A good, original topic
War, Demobilization and Memory: The Legacy of War in the Era of Atlantic Revolutions
Edited by Alan Forrest, Karen Hagemann & Michael Rowe
Series: War, Culture and Society, 1750-1850
Hardcover: 464 pages
Publisher: Palgrave Macmillan (January 6, 2016)
The years from 1770 to 1830 were scarred by war throughout the Atlantic world. These were wars about empire and global hegemony, as well as struggles of liberation and decolonization. During this era the Atlantic became a highway for exchange not only of peoples and commodities, but also of ideas and cultural practices. New forms of mass warfare, for which patriotic-national propaganda mobilized soldiers and civilians alike, characterized these conflicts in Europe and the Americas. The contributors to this volume, all established experts in their field, examine the processes of military, economic, political, social and cultural demobilization after these wars, not only by states but also by local communities and individuals, and explore the long-term legacy of these conflicts. They discuss how their aftermath influenced politics, society and culture, including the gender order, and ask what shaped the contested and changing memories of these wars in the decades that followed.
About the Authors
Alan Forrest is Emeritus Professor of History at the University of York, UK. His research and teaching focuses on modern French and European history. His most recent books are Waterloo (2015); and War Memories: The Revolutionary and Napoleonic Wars in Modern European Culture, ed. with Étienne François and Karen Hagemann (2012).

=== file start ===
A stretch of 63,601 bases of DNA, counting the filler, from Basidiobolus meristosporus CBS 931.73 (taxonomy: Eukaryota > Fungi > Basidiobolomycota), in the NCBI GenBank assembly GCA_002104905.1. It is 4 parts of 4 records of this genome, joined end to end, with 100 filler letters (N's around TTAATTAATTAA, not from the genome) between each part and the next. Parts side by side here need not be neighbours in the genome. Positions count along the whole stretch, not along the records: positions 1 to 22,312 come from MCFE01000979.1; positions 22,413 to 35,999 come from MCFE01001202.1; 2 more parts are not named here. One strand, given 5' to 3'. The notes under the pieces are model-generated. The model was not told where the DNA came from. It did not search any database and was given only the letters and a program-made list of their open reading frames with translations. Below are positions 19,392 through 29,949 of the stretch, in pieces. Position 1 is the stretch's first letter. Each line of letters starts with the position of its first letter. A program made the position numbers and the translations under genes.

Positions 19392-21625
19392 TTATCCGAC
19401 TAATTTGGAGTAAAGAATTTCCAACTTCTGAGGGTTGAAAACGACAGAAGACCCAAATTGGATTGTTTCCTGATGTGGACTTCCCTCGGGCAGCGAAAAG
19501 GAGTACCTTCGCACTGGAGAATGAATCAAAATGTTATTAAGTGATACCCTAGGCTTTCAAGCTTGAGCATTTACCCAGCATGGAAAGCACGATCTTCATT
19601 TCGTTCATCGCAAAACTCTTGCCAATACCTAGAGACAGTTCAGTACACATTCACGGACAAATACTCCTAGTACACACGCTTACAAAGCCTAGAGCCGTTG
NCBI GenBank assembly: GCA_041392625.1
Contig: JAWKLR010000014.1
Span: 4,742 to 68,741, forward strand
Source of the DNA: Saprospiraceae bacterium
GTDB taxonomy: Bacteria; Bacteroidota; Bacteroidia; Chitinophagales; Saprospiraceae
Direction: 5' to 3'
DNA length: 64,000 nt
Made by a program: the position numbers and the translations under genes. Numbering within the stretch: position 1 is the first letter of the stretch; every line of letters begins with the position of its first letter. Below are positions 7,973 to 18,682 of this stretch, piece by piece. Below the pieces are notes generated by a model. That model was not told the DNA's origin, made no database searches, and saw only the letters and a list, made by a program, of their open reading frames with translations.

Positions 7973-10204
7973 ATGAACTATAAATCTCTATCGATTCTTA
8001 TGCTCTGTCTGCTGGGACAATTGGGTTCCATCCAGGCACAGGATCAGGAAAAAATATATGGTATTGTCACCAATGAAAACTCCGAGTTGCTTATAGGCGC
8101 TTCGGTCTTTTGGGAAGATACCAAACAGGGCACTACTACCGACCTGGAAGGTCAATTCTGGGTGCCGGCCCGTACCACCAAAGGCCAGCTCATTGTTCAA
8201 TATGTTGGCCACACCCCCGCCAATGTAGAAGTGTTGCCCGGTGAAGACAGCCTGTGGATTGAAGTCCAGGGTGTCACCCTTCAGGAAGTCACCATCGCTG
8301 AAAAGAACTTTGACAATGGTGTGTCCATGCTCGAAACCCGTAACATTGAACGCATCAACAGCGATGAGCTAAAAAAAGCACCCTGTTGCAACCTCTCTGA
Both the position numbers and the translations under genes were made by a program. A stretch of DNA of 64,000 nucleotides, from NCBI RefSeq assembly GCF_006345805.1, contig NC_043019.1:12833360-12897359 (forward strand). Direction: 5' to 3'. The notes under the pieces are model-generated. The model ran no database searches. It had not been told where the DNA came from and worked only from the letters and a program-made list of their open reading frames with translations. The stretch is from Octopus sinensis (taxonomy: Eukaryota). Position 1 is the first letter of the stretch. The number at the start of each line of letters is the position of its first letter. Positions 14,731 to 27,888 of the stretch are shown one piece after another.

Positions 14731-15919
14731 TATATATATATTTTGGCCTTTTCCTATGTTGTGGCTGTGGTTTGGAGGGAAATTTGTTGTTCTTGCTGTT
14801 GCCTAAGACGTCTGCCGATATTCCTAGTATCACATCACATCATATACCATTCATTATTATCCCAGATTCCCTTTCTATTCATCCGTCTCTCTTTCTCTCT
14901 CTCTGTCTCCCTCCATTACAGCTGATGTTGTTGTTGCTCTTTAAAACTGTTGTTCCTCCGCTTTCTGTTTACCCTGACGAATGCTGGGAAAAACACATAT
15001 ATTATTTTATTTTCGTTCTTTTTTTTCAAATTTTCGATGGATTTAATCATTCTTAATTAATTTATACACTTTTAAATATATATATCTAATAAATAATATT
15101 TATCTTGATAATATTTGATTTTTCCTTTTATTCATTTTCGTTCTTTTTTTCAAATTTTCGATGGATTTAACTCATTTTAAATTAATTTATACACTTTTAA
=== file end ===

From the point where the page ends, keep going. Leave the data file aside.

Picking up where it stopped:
Karen Hagemann is James G. Kenan Distinguished Professor of History at the University of North Carolina at Chapel Hill, USA. She has published widely on modern German, European and transatlantic history, gender history and the history of military and war. Her most recent monograph is Revisiting Prussia's Wars Against Napoleon: History, Culture, Memory (2015).
Michael Rowe is Senior Lecturer of Modern European History at King's College London, UK. His research focuses on nineteenth century Germany. His publications include From Reich to State: The Rhineland in the Revolutionary Age (2003); and as editor, Collaboration and Resistance in Napoleonic Europe: State-Formation in an Age of Upheaval, c. 1800–1815 (2003).